All's well that ends well
It's been a bumpy ride to the opening of the University of Pennsylvania Museum of Archaeology and Anthropology's exhibition "Secrets of the Silk Road," but the preview party, hosted by the museum's Women's Committee, was held as planned Feb. 9 for 160 donors and board members, who enjoyed a sumptuous Chinese buffet dinner. Although the museum was originally prohibited by Chinese officials from displaying the show's two mummies and 100 artifacts from western China - the show opened Feb. 5 with mock mummies, photos, maps, and interactive stations - the exhibition with all its artifacts and mummies will go on display at 1 p.m. Friday through March 15. A variation of the show, again with faux mummies, will continue from March 17 until June 5.
The Franklin Institute celebrated the opening of its newest exhibition, "Leonardo da Vinci's Workshop," at a VIP premiere held Feb. 3 for 350 guests. The exhibition showcases the genius of the artist/inventor who was hundreds of years ahead of his time. Dozens of Leonardo's inventions and concepts are brought to life through a combination of cutting-edge computer kiosks and wooden models of such items as his flying machines, artillery, mechanical animals, and harpsichord-viola. The exhibition, presented by Firstrust Bank, continues through May 22.
The eyes have it
Wills Eye Institute celebrated the 50th anniversary of its Retina Service Jan. 29 at the Union League. The event's 300 guests honored the Retina Service's founding members: Dr. William Tasman, Dr. William H. Annesley, Dr. Lov K. Sarin, and the late Dr. Charles J. Rife and Dr. P. Robb McDonald. The evening also was a tribute to Dr. J. Arch McNamara, who died last year at 54 while on a diving trip in Indonesia. McNamara's wife, Dr. Judith E. Melick, and his daughter, Kelly McNamara, also were honored. The black-tie benefit raised more than $650,000 for the Retina Service, a specialty within the institute devoted to treatment of diseases and injuries related to the retina.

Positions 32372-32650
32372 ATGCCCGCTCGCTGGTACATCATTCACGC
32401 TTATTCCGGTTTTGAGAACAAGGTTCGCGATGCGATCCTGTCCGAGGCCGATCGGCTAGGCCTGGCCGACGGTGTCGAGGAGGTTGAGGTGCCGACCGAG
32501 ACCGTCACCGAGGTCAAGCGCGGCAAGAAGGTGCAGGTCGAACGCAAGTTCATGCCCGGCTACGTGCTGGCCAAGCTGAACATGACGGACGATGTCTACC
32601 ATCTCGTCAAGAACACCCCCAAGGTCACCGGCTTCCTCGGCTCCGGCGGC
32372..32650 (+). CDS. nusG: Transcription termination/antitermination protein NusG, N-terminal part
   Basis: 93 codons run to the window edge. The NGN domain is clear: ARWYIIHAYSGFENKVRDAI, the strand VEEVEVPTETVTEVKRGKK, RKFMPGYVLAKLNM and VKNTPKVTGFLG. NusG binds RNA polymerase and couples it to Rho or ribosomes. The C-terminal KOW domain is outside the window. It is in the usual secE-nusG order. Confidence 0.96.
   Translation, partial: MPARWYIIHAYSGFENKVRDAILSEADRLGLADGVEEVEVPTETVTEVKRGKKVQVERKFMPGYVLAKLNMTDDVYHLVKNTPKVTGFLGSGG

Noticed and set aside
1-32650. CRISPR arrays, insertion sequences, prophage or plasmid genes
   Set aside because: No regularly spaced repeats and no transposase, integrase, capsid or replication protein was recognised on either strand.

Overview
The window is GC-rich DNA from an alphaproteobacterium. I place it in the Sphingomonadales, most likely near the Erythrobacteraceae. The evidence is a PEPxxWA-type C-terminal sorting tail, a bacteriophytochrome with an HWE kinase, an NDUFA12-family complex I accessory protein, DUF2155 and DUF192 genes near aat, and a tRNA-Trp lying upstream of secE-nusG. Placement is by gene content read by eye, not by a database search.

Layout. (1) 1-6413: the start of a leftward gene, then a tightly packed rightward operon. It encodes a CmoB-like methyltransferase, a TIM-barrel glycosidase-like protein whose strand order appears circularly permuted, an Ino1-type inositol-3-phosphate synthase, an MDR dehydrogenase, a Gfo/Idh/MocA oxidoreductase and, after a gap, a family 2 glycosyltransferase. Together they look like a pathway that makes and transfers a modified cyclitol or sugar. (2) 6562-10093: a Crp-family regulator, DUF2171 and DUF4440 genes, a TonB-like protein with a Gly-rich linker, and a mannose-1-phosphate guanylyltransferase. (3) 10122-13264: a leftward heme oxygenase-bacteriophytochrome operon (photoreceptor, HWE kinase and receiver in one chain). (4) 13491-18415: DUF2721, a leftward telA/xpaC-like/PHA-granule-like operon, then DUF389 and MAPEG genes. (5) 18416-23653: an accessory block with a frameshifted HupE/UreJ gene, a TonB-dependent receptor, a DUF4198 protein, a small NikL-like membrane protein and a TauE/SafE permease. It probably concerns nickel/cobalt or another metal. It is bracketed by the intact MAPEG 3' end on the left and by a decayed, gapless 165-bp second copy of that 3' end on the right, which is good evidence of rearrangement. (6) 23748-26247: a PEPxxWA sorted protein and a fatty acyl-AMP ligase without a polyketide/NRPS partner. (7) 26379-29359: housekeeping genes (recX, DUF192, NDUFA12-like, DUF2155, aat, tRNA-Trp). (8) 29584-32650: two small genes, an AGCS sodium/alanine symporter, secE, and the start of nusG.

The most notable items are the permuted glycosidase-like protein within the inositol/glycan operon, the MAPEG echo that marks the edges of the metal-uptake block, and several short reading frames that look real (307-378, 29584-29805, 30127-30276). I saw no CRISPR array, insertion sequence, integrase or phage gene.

Raise your voice
The Mendelssohn Club of Philadelphia hosted its fifth annual Mendelssohn Medley Jan. 30 at Ravenhill Mansion and Chapel at Philadelphia University. The event, which honored Robert Page, the club's director from 1965 to 1977, featured a performance by select members of the 150-voice chorus and a tour of the 1802 house, once the summer home of East Falls entrepreneur William Weightman. Chaired by Carol Fulton Spinelli, the event raised more than $40,000 for the chorus, which was founded in 1874.